Tallinn is the model of free public transport for Sweden and Poland

At today’s meeting with Edgar Savisaar, Mayor of Avesta Lars Isaksson from Sweden and Mayor of Zabki Robert Perkowski from Poland commended the efforts of their Tallinn colleague aimed at the implementation of free public transport nationwide. Avesta will be hosting the cities that have implemented fare free public transport this autumn.

The mayors who were invited to the 13th Local Government Forum as foreign experts emphasised during the meeting in Tallinn that Tallinn was extremely well received both in Sweden and Poland, because the free public transport system introduced in the Estonian capital almost two years ago was an excellent example in the entire world, where increasingly more cities are taking an interest in it. 

Avesta, which has a population of 22 thousand, started with free public transport in July 2012 and by today, the number of passengers has doubled when compared to the time before fare free public transport became available. “One of our goals is to increase the town’s population to 25 thousand by 2020 with the help of free public transport and other public services. Last year we gained 50 new residents, so we’re well on the schedule we set for ourselves,” said Mayor Isaksson. 

Mayor of Ząbki Robert Perkowski also highlighted the significant impact of fare free public transport on the number of a city’s residents. According to him, only half of the 60,000 people living in his town had registered themselves as residents, which meant that the tax revenue started to decrease. “The number of our town’s residents has certainly increased since the introduction of a free bus service for the official residents of Ząbki,” said Perkowski. “The town’s residents can use the free bus services with their Ząbki resident cards, which are like the Green Card used in Tallinn. The card also gives people discounts in swimming pools and other municipal establishments.”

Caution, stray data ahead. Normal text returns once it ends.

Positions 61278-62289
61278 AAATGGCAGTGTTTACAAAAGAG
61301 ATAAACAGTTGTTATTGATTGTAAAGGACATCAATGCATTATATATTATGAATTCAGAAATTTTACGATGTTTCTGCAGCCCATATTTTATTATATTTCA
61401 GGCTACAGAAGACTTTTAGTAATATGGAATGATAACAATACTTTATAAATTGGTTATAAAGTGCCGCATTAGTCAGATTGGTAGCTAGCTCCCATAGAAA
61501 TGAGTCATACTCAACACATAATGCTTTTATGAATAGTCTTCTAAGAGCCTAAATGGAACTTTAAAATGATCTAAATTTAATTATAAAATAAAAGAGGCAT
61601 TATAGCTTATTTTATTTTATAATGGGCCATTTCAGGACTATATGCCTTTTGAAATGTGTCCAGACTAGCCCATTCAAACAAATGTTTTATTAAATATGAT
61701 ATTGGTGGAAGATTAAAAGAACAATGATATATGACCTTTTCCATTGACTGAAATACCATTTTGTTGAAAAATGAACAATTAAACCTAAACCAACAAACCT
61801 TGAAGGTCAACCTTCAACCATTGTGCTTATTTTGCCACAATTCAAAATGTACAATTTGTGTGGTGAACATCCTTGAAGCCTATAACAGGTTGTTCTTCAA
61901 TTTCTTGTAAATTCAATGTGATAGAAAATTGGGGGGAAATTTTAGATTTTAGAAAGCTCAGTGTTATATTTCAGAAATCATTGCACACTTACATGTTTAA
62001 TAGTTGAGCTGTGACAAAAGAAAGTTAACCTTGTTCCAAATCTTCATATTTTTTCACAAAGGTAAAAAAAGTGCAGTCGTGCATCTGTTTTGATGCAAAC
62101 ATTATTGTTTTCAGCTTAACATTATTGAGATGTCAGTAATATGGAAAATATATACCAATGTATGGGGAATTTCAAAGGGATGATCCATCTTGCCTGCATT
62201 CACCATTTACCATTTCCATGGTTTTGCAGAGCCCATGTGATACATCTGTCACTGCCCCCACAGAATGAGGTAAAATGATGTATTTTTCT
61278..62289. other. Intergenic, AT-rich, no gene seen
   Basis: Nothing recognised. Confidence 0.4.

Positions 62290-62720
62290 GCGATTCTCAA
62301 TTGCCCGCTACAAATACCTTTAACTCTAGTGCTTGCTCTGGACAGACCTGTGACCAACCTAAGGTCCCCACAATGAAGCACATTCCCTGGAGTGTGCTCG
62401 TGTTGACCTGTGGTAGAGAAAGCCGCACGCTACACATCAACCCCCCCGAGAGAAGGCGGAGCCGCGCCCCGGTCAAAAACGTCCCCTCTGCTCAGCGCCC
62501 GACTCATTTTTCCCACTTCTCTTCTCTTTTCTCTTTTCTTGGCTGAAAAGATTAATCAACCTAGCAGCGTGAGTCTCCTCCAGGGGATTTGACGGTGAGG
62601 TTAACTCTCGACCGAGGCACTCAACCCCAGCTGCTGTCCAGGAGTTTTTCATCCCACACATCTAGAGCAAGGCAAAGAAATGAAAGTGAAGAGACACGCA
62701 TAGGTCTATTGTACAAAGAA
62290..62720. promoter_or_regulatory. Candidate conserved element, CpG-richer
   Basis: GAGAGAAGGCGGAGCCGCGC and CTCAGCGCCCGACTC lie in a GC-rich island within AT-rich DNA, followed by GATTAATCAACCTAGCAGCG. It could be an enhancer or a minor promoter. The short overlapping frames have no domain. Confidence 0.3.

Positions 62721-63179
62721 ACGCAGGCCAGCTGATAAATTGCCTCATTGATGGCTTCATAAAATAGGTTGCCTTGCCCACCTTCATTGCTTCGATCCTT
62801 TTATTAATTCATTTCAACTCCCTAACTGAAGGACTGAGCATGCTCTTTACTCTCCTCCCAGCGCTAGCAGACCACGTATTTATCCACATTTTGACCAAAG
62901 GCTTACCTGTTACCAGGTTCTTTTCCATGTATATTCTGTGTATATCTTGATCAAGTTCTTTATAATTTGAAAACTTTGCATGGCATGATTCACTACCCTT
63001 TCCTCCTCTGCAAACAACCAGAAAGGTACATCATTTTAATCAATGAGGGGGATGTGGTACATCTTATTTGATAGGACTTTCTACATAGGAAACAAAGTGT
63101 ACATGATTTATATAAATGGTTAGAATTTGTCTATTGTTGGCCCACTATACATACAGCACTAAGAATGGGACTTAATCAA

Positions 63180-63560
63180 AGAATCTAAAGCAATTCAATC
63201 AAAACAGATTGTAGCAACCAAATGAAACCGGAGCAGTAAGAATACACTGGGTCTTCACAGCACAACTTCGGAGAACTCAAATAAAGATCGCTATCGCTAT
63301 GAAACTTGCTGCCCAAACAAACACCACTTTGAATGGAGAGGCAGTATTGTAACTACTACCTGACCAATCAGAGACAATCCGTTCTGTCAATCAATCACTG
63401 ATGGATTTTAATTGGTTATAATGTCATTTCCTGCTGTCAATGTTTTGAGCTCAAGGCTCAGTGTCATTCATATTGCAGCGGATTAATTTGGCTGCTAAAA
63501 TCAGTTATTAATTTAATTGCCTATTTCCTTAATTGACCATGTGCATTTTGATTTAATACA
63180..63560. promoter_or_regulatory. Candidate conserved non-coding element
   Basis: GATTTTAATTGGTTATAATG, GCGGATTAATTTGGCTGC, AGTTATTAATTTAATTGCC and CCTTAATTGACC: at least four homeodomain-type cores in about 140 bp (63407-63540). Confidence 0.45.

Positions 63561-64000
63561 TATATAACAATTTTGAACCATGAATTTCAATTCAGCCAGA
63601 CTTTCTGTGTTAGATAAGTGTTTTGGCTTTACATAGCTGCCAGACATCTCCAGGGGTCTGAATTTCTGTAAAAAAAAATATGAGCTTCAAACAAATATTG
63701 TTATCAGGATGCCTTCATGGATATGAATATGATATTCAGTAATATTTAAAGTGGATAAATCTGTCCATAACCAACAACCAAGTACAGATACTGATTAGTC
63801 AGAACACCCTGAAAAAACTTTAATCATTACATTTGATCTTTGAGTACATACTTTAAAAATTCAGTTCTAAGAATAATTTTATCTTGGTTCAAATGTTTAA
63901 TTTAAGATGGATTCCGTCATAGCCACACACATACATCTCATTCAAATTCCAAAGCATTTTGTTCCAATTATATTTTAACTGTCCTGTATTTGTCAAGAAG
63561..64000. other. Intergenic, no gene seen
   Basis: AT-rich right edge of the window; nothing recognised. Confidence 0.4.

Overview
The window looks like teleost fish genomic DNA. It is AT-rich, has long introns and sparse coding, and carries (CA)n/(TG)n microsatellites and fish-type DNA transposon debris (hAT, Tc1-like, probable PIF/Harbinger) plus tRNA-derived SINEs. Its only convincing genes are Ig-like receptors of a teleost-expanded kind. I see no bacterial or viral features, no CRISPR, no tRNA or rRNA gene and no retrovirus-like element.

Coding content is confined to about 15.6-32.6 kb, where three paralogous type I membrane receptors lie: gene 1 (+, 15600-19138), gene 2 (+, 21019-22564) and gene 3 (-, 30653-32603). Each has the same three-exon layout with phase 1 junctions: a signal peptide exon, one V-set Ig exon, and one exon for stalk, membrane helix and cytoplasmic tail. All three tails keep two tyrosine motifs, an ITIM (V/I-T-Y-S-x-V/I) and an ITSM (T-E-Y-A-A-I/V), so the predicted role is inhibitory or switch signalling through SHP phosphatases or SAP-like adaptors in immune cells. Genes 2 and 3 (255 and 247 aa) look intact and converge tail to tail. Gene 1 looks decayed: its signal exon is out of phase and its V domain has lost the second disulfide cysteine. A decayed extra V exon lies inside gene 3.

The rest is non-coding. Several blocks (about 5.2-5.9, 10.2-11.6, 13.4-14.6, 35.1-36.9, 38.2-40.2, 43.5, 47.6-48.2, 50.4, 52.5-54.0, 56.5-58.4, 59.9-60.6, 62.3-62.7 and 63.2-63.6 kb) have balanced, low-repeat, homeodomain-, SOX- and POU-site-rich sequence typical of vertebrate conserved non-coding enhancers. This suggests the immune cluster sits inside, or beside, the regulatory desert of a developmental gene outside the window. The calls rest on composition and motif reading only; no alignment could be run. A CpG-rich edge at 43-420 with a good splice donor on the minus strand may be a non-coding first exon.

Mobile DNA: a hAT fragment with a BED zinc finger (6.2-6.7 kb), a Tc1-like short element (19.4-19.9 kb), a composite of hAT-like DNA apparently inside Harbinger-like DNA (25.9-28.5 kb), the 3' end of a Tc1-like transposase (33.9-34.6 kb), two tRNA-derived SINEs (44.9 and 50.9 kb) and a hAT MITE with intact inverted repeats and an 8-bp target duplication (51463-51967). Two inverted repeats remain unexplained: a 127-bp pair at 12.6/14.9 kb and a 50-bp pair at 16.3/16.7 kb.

The mayors of Avesta and Ząbki both admitted that back at home, they often hear the claims of sceptics that free public transport is only possible in larger cities, but impractical in small towns like theirs. “This is why the example of Tallinn, which is considerably larger than our towns, is particularly important for us,” said Isaksson and Perkowski. “It’s interesting that sceptics in Estonia are saying the exact opposite – we’re still hearing claims that Tallinn is too big for free public transport. When this happens, we use the city of Chengdu in China, which has a population of 14 million, as an example,” said Savisaar. He then emphasised the importance of contact between cities that have implemented fare free transport. 

The Mayor of Tallinn added that all cities with fare free public transport share a common strength – they’re all the kind of friendly cities where people want to live. “Nationwide free public transport is in the interests of the survival of our countries and nations, and I can see that the will to do it already exists here in Estonia,” Savisaar told his guests. “All we need in this country is a new government that would immediately introduce free transport on all county routes and then do the same with passenger trains and the ferries that connect the islands with the mainland.” 

An international conference on free public transport will be held in Avesta this autumn and Tallinn will also attend it. “Avesta will do its best to organise the conference,” said Isaksson. “We would like to receive more information about free public transport from across the world and promote our public transport cooperation with other local authorities, researchers and civil movements.”